Dean Baker replies to my post:
I may give a longer response later, but just out of curiosity, would you support a system of complete open borders in the United States. If so, given that we have 12 million people who were willing to go through months of hell to get over the border, do you have idea as to how many immigrants the United States would see if anyone who wanted could come to the United States and had the same right to work as native born citizens? If that is not the policy you are supporting, then how would you restrict immigration?
My initial response was:
I sometimes have trouble reconciling my views on this. On the one hand I’m in complete principle support of ‘open borders’, on the other, I know within the current system that would lead to chaos. I think immigration without assimilation is bad for a country and society, largely what has created a cohesive “American” culture is rapid (by international standards) assimilation towards our culture. I think a path to citizenship is also critical for all immigrants. So I would limit immigration at the point where our bureaucracy (not political framework) can’t support the infrastructure necessary for such assimilation and/or process citizenship requests in a sane manner fast enough. At the margin, for reasons you note, I would always pick the ‘skilled’ over the ‘unskilled’.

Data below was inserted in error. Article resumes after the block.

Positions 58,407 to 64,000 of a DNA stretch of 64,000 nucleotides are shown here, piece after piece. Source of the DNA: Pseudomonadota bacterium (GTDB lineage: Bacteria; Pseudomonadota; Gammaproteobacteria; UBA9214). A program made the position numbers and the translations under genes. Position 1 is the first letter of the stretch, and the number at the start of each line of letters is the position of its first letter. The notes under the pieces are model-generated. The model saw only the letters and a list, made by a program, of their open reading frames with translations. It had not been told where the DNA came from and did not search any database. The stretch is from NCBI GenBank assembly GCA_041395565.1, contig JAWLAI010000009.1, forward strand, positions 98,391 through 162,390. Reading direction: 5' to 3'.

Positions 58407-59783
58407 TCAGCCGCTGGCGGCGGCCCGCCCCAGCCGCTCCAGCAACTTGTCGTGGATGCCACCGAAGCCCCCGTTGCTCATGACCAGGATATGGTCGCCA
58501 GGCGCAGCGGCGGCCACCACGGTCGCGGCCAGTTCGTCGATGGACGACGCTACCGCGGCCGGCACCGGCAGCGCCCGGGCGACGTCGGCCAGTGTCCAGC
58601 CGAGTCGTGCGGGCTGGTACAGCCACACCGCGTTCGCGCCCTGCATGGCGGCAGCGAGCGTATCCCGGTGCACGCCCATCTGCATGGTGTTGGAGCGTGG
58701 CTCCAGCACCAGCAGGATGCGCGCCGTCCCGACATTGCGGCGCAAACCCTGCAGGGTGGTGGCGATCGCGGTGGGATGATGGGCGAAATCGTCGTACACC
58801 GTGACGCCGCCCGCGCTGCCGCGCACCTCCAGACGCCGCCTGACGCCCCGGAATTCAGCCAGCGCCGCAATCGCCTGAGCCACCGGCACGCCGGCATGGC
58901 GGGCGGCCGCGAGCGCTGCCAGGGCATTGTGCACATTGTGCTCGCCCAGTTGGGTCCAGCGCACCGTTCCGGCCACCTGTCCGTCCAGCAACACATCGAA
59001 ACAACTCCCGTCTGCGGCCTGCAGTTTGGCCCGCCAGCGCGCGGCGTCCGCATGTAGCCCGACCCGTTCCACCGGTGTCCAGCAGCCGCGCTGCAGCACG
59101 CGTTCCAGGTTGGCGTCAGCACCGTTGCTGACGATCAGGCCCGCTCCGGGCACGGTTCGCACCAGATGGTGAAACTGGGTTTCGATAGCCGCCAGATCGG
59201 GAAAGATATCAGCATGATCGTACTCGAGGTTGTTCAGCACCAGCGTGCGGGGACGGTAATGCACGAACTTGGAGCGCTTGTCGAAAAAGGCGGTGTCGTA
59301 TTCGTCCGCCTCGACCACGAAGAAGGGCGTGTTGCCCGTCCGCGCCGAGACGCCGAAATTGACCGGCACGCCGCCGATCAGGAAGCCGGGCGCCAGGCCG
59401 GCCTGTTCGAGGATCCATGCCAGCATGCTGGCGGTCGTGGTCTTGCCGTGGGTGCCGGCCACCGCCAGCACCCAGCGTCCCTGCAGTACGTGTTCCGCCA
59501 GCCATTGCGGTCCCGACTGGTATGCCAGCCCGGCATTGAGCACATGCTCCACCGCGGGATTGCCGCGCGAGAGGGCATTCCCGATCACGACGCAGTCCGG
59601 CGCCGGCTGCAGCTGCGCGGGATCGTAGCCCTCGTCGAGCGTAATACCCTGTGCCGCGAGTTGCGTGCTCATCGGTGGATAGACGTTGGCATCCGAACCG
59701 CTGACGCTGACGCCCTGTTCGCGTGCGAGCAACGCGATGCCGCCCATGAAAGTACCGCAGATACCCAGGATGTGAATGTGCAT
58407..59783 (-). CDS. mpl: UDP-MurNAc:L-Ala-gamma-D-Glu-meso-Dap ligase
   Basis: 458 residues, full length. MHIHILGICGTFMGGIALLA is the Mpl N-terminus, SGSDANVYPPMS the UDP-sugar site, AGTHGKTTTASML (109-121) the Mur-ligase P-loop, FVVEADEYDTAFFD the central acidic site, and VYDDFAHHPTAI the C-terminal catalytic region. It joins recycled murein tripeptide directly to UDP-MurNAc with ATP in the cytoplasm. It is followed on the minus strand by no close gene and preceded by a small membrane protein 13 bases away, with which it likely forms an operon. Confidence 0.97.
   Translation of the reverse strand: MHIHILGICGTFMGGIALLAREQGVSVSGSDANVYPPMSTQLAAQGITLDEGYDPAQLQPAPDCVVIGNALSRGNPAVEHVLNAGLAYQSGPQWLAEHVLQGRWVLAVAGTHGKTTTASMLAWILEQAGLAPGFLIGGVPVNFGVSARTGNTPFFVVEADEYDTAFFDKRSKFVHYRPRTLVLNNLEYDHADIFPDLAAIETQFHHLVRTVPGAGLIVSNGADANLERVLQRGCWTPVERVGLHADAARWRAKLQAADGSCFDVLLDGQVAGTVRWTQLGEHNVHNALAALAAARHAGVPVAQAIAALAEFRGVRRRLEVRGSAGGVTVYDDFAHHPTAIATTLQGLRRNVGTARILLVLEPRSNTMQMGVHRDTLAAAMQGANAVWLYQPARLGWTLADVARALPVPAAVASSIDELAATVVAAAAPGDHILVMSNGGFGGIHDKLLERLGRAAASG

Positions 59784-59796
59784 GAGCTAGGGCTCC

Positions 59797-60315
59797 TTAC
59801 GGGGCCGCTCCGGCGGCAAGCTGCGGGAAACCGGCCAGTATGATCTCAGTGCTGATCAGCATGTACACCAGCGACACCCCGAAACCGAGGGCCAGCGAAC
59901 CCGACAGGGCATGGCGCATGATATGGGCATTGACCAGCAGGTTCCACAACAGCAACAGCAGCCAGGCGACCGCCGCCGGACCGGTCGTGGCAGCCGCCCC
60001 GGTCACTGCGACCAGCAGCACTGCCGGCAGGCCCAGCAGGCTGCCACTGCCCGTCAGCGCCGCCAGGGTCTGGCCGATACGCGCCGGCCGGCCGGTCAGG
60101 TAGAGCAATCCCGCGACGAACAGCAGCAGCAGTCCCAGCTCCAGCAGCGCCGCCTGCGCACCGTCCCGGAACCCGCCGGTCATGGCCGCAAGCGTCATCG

Because of vast inequality, we may already be reaching that limit, I don’t know.
But it still left me thinking. I don’t like the idea of arbitrary guidelines (“5 million is okay, but 10 million isn’t”). We would all prefer some general principle on which restrictions can be designed.
After a bit of thought, I think I was pretty close on. I came across a Pew Study that notes that 61% of children of Asian and Hispanic immigrants think they are ‘typical Americans’:
The similarity between Asian and Hispanic children really struck me. Initially, I thought inequality was a big deal as far as assimilation is concerned, but maybe it isn’t. As I noted in my reply to Dean, when our social system can’t support immigration, protectionism might be valid. Systems that work to this end are highly accessible and robust public education systems, libraries, strong ESL programs, and interaction with ‘traditional’ customs.
Inequality erodes pretty much all those entities. Schools get bad, communities get segregated, and libraries get torn down. Asians are rich and latinos are poor, and both react very similarly, so I must have been wrong somewhere…
My gut tells me the long-term effect of today’s inequality has yet to be felt, especially as many Asians still live in the ‘poor man’ mentality (high savings rate, humble beginnings, etc.)
But every society has its breaking point. I don’t know what the number is, but if all of Africa suddenly came to the US well, then, there’s a problem.
I’d also like to know what Dean thinks about population density, in relation to land, but also in relation to overall natural resources. India is projected to have 1.5 billion people on land far smaller than the US. Doesn’t it make sense that some come over, it would seem to be more productive overall…
This is something I haven’t fully thought about, and expect to blog about soon; would love to hear opinions in the mean time.